# Intuition behind recurrences with growth O(n log n) vs O(n²)

Been trying to get the intuition behind why two very similar recurrence relations don't follow a pattern I would expect. They are pretty well known relations:

Relation 1 -

$T(n) = 2T(\frac{n}{2}) + n$

Relation 2 -

$T(n) = 2T(\frac{n}{2}) + n^2$

When sketching out a tree for the first recurrence, the way I was taught to think that at every level of a tree, you are doing some amount of work.

Height 1 - do some O(n) of work
Height 2 - do some O(n) of work
Height log(n) - do some O(n) of work


Now In my head, If i visualize the work as a sum of all the work done, it seems like its $O(n\log(n))$ of work being done, which according to the master theorem is correct.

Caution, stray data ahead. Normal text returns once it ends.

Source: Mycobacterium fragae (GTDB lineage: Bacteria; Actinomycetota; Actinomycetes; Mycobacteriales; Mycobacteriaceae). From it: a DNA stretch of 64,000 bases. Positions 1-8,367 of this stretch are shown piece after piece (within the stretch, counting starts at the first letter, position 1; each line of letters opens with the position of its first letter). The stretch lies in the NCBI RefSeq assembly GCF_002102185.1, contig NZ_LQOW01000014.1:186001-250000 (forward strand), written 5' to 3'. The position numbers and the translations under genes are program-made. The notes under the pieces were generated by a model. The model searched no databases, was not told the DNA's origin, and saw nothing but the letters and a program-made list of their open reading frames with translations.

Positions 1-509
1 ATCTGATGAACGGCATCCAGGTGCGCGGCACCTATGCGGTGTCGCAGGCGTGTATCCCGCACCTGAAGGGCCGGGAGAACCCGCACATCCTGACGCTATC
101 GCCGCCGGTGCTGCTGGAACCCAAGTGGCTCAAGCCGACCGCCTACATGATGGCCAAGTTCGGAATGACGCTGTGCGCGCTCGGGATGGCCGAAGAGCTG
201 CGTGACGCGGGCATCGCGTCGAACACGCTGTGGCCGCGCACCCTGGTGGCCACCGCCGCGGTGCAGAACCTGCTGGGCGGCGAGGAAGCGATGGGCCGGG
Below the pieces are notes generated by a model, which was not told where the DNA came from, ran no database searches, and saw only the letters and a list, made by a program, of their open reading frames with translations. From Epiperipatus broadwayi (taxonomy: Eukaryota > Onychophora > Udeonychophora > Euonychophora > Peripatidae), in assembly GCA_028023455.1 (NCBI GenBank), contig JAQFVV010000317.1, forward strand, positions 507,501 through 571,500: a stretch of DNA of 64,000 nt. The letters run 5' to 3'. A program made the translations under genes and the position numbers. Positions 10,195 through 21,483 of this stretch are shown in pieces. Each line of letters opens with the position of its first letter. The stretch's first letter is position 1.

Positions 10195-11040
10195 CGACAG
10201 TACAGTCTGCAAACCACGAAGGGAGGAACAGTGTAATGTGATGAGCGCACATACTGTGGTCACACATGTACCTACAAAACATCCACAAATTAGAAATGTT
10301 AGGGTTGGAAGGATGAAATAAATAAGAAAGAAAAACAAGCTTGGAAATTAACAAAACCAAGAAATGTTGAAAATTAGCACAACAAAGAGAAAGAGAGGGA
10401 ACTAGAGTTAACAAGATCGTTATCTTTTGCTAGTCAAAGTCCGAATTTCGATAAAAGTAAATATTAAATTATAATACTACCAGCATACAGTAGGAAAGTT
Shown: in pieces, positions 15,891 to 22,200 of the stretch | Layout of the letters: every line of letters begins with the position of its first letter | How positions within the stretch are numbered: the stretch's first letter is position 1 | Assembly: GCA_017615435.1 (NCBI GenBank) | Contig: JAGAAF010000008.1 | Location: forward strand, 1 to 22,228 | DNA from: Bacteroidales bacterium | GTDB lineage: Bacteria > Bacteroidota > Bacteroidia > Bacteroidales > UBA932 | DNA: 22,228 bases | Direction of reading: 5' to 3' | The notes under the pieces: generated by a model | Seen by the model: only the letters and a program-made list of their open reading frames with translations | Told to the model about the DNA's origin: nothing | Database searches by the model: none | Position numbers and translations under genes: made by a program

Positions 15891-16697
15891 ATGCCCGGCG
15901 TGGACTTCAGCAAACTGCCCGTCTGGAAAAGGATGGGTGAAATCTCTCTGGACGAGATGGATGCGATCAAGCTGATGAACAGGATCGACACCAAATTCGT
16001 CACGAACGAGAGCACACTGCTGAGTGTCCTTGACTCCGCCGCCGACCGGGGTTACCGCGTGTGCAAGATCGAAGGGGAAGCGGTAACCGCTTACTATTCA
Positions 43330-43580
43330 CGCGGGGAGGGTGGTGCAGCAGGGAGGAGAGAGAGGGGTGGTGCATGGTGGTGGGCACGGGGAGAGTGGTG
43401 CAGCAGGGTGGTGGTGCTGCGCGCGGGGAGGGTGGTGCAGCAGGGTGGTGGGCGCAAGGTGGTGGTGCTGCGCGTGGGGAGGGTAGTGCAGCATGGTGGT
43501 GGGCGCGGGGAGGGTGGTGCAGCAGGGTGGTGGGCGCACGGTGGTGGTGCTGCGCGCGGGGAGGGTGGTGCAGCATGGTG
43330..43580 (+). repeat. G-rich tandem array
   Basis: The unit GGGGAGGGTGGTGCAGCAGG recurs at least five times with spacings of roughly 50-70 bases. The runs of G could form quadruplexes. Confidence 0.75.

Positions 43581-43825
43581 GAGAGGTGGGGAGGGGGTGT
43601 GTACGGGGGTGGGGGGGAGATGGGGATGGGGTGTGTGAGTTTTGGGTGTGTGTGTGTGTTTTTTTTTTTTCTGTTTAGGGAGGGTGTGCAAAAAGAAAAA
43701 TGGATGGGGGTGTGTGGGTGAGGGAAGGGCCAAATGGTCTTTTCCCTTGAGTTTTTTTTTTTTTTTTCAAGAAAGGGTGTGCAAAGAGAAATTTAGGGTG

However, using the same intuition for the second recurrence is wrong as we know the master theorem tells us the answer is $O(n^2)$.

Any reason why the intuition seems to be correct for the first recurrence, and why it is wrong for the second?

What you are missing is the big O constants. In the first case, at successive heights you are doing work of $$n, 2\frac{n}{2}, 4\frac{n}{4}, \ldots = n,n,n,\ldots.$$ In the second case, at successive heights you are doing work of $$n^2,2\frac{n^2}{4}, 4\frac{n^2}{16}, \ldots = n^2,\frac{n^2}{2},\frac{n^2}{4}.$$ Since the series $1,1/2,1/4,\ldots$ converges, the total work is only $O(n^2)$.